Transferring balances is quite common these days. The idea of receiving lower interest rates, restored credit, and additional benefits may be quite enticing.
You must become aware of the various aspects of balance transfers to determine if this solution will potentially be beneficial or detrimental to your present and future creditworthiness.
How Long Does the Balance Transfer Process Take?
Balance transfers generally take 4 to 6 business days. Once you contact a representative, a date that is more exact can be determined. The representative will ask a series of questions regarding the transferring account, including specific information such as the account number.
The representative may require additional information, such as your social security number and drivers license, to process and complete the balance transfer. It is very important that you gather the necessary information for the representative as soon as possible.
Some balance transfers make money available in your checking or savings account. Once the proper information is gathered, you may have funds available in your checking or savings account in 3 to 5 business days.
Customers can have checks issued by the funding financial institution to pay off the debts, or write personal checks once the money is available.
Tips on Speeding up the Balance Transfer Process
You can speed up the balance transfer process by doing the following:
- Provide all necessary information to the representative in a timely manner. Waiting a few days or a few weeks to collect information for balance transfers may delay the process tremendously. Provide the information within 24-hours or less to expedite the process.
- Make sure to provide an accurate contact number to the representative. Representatives may contact you for additional documentation and may even ask you additional question about the transferring balance.
- Return calls as soon as possible. Representatives do not work 24-hours a day. Make sure to return calls before the end of the representative’s business day.
- Ask the representative for a good contact number. You should have equal access to representatives to ask any questions. In addition to a contact number, ask the representative for his or her working hours to help speed up the process. This information helps both parties determine when to be available.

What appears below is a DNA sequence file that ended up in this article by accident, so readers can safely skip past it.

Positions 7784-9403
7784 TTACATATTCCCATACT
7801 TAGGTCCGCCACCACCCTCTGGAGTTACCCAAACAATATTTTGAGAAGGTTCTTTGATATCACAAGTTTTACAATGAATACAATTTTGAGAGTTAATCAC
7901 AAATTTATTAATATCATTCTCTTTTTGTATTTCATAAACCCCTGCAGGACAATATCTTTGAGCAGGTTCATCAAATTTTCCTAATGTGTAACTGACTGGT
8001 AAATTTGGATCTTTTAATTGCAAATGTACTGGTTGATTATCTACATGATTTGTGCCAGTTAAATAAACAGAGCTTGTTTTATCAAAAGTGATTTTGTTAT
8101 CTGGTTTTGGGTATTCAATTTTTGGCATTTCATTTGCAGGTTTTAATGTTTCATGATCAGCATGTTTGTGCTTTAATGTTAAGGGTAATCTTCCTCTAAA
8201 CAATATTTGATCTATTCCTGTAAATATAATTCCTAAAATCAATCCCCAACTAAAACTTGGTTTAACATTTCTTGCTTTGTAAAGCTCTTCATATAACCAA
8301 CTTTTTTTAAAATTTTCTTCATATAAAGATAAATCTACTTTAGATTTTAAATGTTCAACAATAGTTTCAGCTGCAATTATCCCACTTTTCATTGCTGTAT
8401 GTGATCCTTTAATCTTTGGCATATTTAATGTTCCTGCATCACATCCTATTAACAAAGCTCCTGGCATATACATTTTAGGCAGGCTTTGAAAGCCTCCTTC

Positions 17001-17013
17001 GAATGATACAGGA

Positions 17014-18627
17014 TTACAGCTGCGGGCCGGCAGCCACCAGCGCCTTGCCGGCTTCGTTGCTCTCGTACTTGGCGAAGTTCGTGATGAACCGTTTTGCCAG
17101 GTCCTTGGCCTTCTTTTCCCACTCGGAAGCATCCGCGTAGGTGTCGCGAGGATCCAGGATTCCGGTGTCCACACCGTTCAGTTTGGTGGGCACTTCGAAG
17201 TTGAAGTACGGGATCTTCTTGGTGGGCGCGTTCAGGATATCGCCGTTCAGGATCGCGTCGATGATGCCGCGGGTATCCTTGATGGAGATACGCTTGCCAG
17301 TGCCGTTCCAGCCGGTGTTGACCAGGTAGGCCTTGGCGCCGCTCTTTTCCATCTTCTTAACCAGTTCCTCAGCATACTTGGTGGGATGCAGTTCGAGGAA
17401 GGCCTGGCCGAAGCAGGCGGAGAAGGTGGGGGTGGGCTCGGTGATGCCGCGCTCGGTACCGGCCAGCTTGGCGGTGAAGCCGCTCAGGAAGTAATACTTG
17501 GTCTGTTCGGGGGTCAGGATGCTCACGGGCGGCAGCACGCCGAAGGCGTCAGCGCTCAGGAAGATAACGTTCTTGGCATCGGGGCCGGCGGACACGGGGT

How to Check Your Credit Card Balance Transfer Status
You can contact your representative to check the status of your balance transfer. The representative can tell you the exact date that the balances transfer. It is also a good idea to contact the institutions that own your old credit card.
It may take an additional few days for the payments to apply to the old account. The institutions will be able to provide you with a specific pay off date.
In the mean time, continue to pay on the account until you receive conformation that the old account is clear. You should request copies of all documentation about your balance transfer for your records.
What questions should customers ask before making a balance transfer?
There are many stipulations with making a balance transfer. Here are a few questions that require answers before you make the decision:
- Are there fees for transferring balances?
- How long does the introductory rate last on the transfers?
- What are the fees for late payments?
- What are the fees for over-the-limit balances?
- Does the transfer account have teaser rates?
- How long do the teaser rates last?
- Does the teaser rate apply to new purchases, transferred balances, or both?
- Is there an annual fee on the card?
Write down these questions and the answers for your personal records. You must make sure that the balance transfers do not have any surprises once the transfer process is completed on your credit card account.
Do not transfer any balances until all required questions are answered. Also, read the fine print to make sure that there are no surprises. Many customers end up paying an abundance of fees after transferring balances. The fees can be avoided by reading the fine print.
There are a few additional considerations that you should follow, including:
- Pay your bills on time. You can lose your introductory rate by paying your bills late just one time. The rate can jump from a low single digit number to a rate of 20% or higher. You can also have late charges on top of the higher interest rate.
- Do not use your credit cards. If you are trying to eliminate debt, you should not make more debt with existing credit cards.
- Put away the balance transfer credit card. The interest rates are usually higher on new purchases.
You must consider many different things to determine if a balance transfer is right for you. Make sure that you know all of the details before you make the commitment. Always read the fine print before signing any documents, and ask questions that you may have.